Civil Asset Forfeiture: Time for Reform in Oklahoma?

“Innocent until proven guilty”—the idea is as American as apple pie. But what if law enforcement thinks your apple pie was involved in a crime? It turns out you can lose your property—not just your pie, but your car, your cash, your house—without ever being charged, let alone convicted, of a crime. Oklahoma legislators are considering changing state law to increase protections for private property rights, but some district attorneys argue that proposed reforms compromise their ability to fight crime, especially in the war on drugs.

Join experts from Oklahoma and around the country to learn where “civil asset forfeiture” came from, how it works, and what reforms are on the table.


10:00 a.m.: Welcome Remarks

  • Alison Frasermanaging director of research and policy, Charles Koch Institute
  • Jonathan Smallpresident, Oklahoma Council of Public Affairs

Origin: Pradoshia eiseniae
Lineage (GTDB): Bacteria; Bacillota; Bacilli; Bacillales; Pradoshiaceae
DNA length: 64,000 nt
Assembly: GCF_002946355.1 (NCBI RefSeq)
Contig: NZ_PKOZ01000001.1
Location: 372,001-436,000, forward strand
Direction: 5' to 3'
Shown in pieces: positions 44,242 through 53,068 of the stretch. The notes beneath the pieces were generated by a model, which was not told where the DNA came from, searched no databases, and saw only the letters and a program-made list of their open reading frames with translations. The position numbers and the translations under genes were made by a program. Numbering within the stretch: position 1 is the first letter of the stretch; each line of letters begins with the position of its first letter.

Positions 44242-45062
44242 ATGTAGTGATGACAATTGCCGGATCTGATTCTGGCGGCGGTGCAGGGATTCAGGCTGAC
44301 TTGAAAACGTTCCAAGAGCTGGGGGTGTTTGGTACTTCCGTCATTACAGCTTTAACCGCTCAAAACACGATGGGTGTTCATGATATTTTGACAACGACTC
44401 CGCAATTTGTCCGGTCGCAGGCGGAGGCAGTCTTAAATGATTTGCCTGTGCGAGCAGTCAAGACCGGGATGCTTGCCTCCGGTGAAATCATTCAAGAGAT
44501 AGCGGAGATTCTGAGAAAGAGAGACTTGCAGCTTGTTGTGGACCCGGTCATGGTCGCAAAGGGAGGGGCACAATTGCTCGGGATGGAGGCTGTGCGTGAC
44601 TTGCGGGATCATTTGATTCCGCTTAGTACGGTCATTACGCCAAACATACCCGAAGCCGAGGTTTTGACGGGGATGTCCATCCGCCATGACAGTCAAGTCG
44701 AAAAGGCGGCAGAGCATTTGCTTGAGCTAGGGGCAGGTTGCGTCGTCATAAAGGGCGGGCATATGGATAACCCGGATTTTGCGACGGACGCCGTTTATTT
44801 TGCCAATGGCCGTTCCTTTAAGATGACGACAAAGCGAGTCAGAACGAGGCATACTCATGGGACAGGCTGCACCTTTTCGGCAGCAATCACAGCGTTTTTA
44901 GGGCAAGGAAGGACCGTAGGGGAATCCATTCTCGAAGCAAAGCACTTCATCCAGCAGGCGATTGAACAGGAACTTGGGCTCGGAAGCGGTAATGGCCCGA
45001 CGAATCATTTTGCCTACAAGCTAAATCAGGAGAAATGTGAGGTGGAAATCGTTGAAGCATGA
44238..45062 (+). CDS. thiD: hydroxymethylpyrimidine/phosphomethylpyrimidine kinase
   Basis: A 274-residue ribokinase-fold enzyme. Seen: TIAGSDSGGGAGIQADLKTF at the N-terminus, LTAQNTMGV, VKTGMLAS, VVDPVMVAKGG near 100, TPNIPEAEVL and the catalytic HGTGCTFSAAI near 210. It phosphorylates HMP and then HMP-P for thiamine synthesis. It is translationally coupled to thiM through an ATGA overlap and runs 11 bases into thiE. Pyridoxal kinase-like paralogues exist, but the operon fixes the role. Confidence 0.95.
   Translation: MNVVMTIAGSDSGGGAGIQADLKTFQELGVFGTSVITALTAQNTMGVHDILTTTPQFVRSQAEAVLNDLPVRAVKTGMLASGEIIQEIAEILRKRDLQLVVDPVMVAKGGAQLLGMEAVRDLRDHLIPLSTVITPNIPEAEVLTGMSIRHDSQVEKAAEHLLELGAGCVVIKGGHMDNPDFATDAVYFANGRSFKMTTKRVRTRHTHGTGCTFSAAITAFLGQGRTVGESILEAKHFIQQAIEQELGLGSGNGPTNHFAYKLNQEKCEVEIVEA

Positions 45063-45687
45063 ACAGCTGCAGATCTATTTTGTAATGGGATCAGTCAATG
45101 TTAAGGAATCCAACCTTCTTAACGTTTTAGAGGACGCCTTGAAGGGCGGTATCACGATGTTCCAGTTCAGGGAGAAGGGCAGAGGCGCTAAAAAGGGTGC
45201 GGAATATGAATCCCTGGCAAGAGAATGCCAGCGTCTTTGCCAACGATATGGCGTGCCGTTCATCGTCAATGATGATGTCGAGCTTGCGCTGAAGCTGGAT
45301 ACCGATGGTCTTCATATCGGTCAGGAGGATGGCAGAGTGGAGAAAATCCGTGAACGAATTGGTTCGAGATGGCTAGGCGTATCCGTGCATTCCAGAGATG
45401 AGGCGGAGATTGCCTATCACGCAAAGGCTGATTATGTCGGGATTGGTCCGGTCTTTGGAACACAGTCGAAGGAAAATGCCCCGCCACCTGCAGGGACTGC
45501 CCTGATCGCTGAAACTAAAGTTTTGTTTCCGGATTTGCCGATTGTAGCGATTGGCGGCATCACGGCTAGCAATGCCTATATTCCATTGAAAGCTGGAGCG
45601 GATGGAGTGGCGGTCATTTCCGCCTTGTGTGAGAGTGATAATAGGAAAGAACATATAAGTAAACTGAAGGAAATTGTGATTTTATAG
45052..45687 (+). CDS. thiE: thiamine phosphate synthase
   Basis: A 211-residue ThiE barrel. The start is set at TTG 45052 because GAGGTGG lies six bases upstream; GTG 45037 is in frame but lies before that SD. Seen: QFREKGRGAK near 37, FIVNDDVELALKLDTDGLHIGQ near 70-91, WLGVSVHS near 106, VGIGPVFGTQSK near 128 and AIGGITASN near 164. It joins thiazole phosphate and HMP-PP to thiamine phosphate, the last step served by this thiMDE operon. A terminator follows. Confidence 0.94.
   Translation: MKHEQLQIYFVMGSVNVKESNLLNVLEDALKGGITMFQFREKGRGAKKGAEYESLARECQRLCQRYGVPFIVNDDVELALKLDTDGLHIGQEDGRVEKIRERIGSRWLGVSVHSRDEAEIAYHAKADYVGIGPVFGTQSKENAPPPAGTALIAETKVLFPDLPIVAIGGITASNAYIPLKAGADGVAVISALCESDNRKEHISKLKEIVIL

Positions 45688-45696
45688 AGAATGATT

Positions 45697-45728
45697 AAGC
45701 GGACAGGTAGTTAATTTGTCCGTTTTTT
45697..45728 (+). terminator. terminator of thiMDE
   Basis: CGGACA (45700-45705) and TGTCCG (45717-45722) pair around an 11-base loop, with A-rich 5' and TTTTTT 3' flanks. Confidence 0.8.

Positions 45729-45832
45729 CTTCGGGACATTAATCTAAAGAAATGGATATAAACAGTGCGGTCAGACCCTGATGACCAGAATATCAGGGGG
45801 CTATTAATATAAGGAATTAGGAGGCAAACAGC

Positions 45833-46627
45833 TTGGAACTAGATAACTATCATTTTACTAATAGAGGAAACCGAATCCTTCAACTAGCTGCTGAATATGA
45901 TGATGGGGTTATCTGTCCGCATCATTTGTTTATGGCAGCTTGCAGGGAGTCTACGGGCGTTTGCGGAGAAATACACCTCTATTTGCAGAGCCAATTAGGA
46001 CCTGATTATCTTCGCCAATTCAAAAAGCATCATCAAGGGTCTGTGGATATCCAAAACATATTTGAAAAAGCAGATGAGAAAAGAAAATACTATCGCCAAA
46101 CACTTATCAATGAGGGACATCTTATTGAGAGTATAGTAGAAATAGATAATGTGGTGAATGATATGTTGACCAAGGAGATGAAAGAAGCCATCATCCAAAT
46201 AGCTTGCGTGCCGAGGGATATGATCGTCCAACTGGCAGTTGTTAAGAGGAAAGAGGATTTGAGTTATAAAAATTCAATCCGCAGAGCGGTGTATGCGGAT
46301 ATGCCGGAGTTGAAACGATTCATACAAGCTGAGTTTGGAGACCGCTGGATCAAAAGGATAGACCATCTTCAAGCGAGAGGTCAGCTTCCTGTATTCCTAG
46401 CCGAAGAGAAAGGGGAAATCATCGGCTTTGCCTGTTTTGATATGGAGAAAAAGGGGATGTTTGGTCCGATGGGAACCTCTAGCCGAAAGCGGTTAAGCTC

10:15–11:30 a.m.: Panel 1: What Is Civil Asset Forfeiture?
Moderator: Eric Alstonsenior policy and research analystCharles Koch Institute

  • Brad Catesformer directorU.S. Department of Justice Asset Forfeiture Program
  • Dan AlbanattorneyInstitute for Justice
  • David SmithattorneySmith & Zimmerman, PLLC

12:00–1:00 p.m.: Lunch & Debate Hosted by MiddleGround Radio

  • Kyle LovelessOklahoma state senator
  • Bill Priceformer federal prosecutor

1:15–2:30 p.m.: Panel 2: Reforming Forfeiture in Oklahoma
Moderator: Brandon Dutchersenior vice president of policy, Oklahoma Council of Public Affairs

  • Trent Englandvice president for strategic initiatives, Oklahoma Council of Public Affairs
  • Brady Hendersonlegal director, American Civil Liberties Union of Oklahoma
  • Bill Shapardfounder, SoonerPoll

2:30–2:45 p.m.: Concluding Remarks

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